Perlmutter, Congressional Subcommittee Discuss Deep Space Exploration

Space Subcommittee Hearing. Image Credit: U.S. House of Representatives

Space Subcommittee Hearing. Image Credit: U.S. House of Representatives

October 12, 2015 – On October 9, the House Committee on Science, Space, and Technology’s Subcommittee on Space held a hearing titled, “Deep Space Exploration: Examining the Impact of the President’s Budget.” The purpose of the hearing was to examine the Administration’s management of the Space Launch System (SLS) and Orion crew vehicle development programs.

The hearing took place a day after the Obama administration released its Journey to Mars report which contained no budget, schedule, or deadlines.

“I want to comment on the recent handout that we have all seen by the administration called NASA’s Journey to Mars,” said Chairman Lamar Smith (R-Texas). “This proposal contains no budget; it contains no schedule, no deadlines. This sounds good, but it is actually a journey to nowhere until we have that budget and we have the schedule and we have the deadlines.”

President Obama has requested $440 million in cuts to NASA programs this fiscal year. The House Science Committee’s NASA Authorization Act for 2016 and 2017 sought to restore funding to programs that will return U.S. astronauts to deep space destinations such as the Moon and Mars. That bill also restored funding for planetary science accounts that have been responsible for missions such as the recent New Horizons Pluto fly-by, in addition to providing full funding for other space exploration programs such as the Commercial Crew and Commercial Cargo programs.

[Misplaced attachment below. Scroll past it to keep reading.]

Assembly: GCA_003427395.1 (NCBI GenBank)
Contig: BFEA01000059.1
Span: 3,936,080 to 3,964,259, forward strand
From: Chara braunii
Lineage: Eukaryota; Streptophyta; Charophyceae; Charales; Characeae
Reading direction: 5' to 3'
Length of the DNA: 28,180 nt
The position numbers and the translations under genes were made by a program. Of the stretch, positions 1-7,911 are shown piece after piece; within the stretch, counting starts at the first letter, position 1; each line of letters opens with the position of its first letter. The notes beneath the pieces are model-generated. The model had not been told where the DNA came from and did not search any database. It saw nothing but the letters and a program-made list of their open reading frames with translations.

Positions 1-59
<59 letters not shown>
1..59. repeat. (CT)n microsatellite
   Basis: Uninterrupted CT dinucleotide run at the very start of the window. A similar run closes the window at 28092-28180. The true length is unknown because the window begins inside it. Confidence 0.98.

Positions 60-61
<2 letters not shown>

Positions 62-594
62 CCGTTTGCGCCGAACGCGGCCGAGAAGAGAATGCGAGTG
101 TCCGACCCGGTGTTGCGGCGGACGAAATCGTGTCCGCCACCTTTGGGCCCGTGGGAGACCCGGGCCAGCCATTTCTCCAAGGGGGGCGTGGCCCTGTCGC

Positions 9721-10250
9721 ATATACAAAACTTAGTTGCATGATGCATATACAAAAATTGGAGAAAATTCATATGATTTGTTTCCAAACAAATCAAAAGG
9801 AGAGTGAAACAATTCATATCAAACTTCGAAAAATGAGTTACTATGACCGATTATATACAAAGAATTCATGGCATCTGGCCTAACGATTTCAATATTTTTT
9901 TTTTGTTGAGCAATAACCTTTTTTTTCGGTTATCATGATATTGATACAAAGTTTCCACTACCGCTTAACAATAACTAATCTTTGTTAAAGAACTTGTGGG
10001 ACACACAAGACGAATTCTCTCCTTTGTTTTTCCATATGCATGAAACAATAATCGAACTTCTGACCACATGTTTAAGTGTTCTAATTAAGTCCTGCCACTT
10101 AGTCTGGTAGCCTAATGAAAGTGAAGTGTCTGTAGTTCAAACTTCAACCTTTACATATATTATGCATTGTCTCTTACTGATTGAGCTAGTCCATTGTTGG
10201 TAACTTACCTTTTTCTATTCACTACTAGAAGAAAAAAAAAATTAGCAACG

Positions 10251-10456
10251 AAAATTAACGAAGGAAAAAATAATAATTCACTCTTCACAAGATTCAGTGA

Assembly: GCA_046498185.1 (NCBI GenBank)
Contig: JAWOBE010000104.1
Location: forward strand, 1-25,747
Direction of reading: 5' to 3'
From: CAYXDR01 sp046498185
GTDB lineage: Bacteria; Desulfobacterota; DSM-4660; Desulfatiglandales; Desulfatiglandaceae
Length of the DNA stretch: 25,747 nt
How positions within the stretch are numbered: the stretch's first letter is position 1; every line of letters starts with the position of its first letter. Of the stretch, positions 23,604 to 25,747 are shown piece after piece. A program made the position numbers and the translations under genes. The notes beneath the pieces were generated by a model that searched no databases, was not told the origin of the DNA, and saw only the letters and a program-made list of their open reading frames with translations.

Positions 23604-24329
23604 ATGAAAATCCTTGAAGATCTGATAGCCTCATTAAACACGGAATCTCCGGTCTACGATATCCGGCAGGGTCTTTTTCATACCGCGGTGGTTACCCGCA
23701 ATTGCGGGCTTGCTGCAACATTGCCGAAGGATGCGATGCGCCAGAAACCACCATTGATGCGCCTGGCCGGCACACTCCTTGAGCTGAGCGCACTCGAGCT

“There should be no misunderstanding: there is bipartisan support within Congress for SLS and the Orion crew vehicle. This Committee restored the proposed cuts in our Authorization bill. And the House and the Senate Appropriations Committees restored these funds and supported SLS and Orion at the levels necessary to keep their development on track,” said Smith. “And I hope the administration will change its posture and decide in the future that it is actually going to support SLS and Orion and keep them on schedule because their proposals to cut SLS and Orion every single year is not helping us achieve the great goals that most Americans want to achieve in space.”

Testifying before the Subcommittee were: Mr. Doug Cooke, owner of Cooke Concepts and Solutions and Former Associate Administrator, Exploration Systems, NASA; and Mr. Dan Dumbacher, Professor of Engineering Practice at Purdue University and Former Deputy Associate Administrator, Human Exploration and Operations Mission Directorate, NASA. U.S. Representative Ed Perlmutter (CO-07) asked several questions about the role of the committee in helping to provide a long-term plan that keeps the SLS and Orion projects on track.

“Given the budget instability and continuous policy debates, the NASA/Industry team is making great progress,” said Dumbacher. “The Space Launch System, its Orion capsule, and their support infrastructure together create the needed foundation for U.S. expansion beyond Earth’s boundaries. Each of the programs is making significant progress, despite fiscal obstacles. The team is diligently working to build this powerful launch vehicle, and its spacecraft, to reach Mars and eventually, go beyond.”

Space Subcommittee Chairman Brian Babin noted what an amazing time it is for the space community.

“A major Hollywood film about the exploration of Mars debuted within days of NASA announcing a significant scientific discovery – liquid water on Mars. The coincidence of these two events garnered the public’s attention, and rightly so,” said Babin. “Rarely does popular culture and science align in such a serendipitous fashion.”

NASA is committed to sending astronauts on a journey to Mars and has been steadily working toward that goal. The SLS will be integrated with Orion for Exploration Mission-1 (EM-1) in 2018. The mission will send an uncrewed Orion spacecraft into lunar distant retrograde orbit – a wide orbit around the moon that is farther from Earth than any spacecraft built for humans has ever traveled. Future missions will carry astronauts to the surface of an asteroid and eventually to Mars.

Lockheed Martin Space Systems of Littleton, Colorado is the prime contractor for the Orion spacecraft, but Orion and SLS depend on the work of hundreds of companies around the U.S.